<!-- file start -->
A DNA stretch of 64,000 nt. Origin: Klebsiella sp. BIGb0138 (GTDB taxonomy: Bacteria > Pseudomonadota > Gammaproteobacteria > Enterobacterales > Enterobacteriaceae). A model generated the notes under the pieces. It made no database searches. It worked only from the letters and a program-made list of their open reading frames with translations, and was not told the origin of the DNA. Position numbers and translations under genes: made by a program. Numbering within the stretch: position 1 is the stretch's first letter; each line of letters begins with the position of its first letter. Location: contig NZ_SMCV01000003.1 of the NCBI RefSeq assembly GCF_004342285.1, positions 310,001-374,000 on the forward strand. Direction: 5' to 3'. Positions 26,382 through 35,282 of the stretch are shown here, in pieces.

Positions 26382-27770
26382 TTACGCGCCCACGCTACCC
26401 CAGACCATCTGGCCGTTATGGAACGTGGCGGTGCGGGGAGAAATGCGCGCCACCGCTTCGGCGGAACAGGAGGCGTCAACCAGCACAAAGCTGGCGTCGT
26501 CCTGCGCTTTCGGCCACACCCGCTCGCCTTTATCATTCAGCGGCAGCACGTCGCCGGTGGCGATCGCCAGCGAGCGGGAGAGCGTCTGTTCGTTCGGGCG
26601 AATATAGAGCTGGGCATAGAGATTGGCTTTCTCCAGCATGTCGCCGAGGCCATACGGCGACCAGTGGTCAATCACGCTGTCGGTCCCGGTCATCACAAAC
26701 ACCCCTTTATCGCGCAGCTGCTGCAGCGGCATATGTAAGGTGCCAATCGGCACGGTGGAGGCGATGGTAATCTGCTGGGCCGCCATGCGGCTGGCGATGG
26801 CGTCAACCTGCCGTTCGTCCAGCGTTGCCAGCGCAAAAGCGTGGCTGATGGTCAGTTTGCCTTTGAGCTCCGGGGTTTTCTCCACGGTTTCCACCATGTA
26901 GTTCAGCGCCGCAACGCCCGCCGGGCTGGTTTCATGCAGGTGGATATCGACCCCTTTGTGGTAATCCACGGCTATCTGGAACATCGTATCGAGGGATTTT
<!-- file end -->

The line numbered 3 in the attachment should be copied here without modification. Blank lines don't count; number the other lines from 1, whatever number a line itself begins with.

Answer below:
26382 TTACGCGCCCACGCTACCC